School Improvement Network, the leader in educator effectiveness resources and training, today released the results of the company’s latest national survey titled, “Guns and School Safety.” More than 10,600 K-12 educators responded, revealing a consensus of educator sentiment about how safe schools are in light of the recent Sandy Hook shooting, and what should be done to ensure student and educator safety.
“Creating a safe environment where students can learn is vital to their success,” said Chet Linton, CEO and president of School Improvement Network. “Educators are experts in their field and while there is a great deal of discussion in political and legislative arenas, we were concerned that educators had not been represented in the conversation. As experts, we need educators to weigh in on how they see school safety and what measures make sense to them. It is important to provide a way for educators’ voices to be heard.”
School Improvement Network has more than 900,000 educator subscribers it regularly surveys on current issues and future policy in education. The response to this survey was significant with 10,661 respondents during the survey which was conducted between January 23 and January 29 of this year.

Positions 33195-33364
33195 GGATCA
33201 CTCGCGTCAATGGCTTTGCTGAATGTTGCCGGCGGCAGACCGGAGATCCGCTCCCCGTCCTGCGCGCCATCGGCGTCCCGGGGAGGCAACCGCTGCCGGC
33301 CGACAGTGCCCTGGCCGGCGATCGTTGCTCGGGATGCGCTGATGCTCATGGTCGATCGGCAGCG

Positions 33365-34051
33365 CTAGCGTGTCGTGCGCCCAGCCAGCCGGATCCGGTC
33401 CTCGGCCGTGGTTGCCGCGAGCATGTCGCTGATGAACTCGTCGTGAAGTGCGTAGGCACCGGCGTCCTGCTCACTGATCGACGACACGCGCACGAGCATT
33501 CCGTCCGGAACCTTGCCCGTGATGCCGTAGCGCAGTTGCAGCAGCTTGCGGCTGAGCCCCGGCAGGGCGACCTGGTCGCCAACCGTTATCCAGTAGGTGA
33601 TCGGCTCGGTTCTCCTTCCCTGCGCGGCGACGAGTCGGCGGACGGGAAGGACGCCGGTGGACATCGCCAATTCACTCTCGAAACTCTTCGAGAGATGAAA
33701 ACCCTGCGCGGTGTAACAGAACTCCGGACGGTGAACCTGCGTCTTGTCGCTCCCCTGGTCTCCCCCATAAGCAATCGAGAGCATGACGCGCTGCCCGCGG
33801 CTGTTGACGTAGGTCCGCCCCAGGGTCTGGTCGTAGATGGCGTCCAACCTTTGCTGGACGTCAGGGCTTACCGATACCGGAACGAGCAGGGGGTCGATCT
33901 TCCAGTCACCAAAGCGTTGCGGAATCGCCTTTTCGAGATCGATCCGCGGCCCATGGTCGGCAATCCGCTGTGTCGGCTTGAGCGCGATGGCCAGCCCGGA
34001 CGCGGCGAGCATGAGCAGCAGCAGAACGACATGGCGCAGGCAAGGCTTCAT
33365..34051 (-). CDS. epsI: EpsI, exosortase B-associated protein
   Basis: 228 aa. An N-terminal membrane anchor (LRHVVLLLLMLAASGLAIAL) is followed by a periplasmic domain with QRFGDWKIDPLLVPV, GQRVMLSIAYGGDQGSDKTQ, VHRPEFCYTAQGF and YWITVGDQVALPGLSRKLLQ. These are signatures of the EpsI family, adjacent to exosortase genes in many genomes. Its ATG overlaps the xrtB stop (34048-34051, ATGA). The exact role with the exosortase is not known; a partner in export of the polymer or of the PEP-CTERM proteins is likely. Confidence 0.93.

The survey revealed several key insights:
About School Improvement Network
Founded in 1991 by teachers, School Improvement Network has spent decades researching and documenting the best practices in education. From this research, School Improvement Network has developed the Educator Effectiveness System. This system delivers a process to improve teacher practice, and arms educators with a set of powerful tools to drive the process. Research shows that districts and schools that use the tools in the Educator Effectiveness System produce better teachers, and as a result experience dramatic increases in student achievement, driving up student test scores by as much as 30 percent in a single year. School Improvement Network works with thousands of schools and districts in every state and around the world and has visited over 3,500 classrooms to document best practices in action. Learn more at http://www.schoolimprovement.com.
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